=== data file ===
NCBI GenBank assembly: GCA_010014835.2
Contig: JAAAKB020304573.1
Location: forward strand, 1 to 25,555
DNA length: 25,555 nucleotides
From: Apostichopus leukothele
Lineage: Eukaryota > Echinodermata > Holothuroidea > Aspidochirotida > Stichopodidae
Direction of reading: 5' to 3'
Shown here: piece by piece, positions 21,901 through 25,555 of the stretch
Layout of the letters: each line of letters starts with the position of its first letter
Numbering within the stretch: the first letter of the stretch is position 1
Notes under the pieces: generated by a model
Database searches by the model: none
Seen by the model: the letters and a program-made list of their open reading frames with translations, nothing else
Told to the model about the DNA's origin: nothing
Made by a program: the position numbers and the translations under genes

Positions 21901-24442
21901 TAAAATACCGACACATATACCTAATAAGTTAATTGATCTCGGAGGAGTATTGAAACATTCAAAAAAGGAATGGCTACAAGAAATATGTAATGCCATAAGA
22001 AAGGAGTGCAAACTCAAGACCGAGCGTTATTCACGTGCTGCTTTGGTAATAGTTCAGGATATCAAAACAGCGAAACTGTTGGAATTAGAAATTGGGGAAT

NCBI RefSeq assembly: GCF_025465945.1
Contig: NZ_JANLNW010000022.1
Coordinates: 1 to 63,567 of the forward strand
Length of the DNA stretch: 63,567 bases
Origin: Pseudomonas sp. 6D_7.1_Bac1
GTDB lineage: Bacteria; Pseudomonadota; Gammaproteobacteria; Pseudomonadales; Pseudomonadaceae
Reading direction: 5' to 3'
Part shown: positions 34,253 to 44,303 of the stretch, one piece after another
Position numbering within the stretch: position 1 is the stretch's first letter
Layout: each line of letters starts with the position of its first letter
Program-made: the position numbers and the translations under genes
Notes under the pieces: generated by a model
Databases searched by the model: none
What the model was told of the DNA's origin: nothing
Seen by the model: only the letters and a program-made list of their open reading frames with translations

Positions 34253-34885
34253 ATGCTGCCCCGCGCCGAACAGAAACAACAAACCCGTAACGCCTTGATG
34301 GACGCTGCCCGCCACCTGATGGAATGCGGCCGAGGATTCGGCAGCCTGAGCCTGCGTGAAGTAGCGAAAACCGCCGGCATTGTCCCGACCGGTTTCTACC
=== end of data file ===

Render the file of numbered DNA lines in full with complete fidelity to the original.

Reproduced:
NCBI GenBank assembly: GCA_010014835.2
Contig: JAAAKB020304573.1
Location: forward strand, 1 to 25,555
DNA length: 25,555 nucleotides
From: Apostichopus leukothele
Lineage: Eukaryota > Echinodermata > Holothuroidea > Aspidochirotida > Stichopodidae
Direction of reading: 5' to 3'
Shown here: piece by piece, positions 21,901 through 25,555 of the stretch
Layout of the letters: each line of letters starts with the position of its first letter
Numbering within the stretch: the first letter of the stretch is position 1
Notes under the pieces: generated by a model
Database searches by the model: none
Seen by the model: the letters and a program-made list of their open reading frames with translations, nothing else
Told to the model about the DNA's origin: nothing
Made by a program: the position numbers and the translations under genes

Positions 21901-24442
21901 TAAAATACCGACACATATACCTAATAAGTTAATTGATCTCGGAGGAGTATTGAAACATTCAAAAAAGGAATGGCTACAAGAAATATGTAATGCCATAAGA
22001 AAGGAGTGCAAACTCAAGACCGAGCGTTATTCACGTGCTGCTTTGGTAATAGTTCAGGATATCAAAACAGCGAAACTGTTGGAATTAGAAATTGGGGAAT

NCBI RefSeq assembly: GCF_025465945.1
Contig: NZ_JANLNW010000022.1
Coordinates: 1 to 63,567 of the forward strand
Length of the DNA stretch: 63,567 bases
Origin: Pseudomonas sp. 6D_7.1_Bac1
GTDB lineage: Bacteria; Pseudomonadota; Gammaproteobacteria; Pseudomonadales; Pseudomonadaceae
Reading direction: 5' to 3'
Part shown: positions 34,253 to 44,303 of the stretch, one piece after another
Position numbering within the stretch: position 1 is the stretch's first letter
Layout: each line of letters starts with the position of its first letter
Program-made: the position numbers and the translations under genes
Notes under the pieces: generated by a model
Databases searched by the model: none
What the model was told of the DNA's origin: nothing
Seen by the model: only the letters and a program-made list of their open reading frames with translations

Positions 34253-34885
34253 ATGCTGCCCCGCGCCGAACAGAAACAACAAACCCGTAACGCCTTGATG
34301 GACGCTGCCCGCCACCTGATGGAATGCGGCCGAGGATTCGGCAGCCTGAGCCTGCGTGAAGTAGCGAAAACCGCCGGCATTGTCCCGACCGGTTTCTACC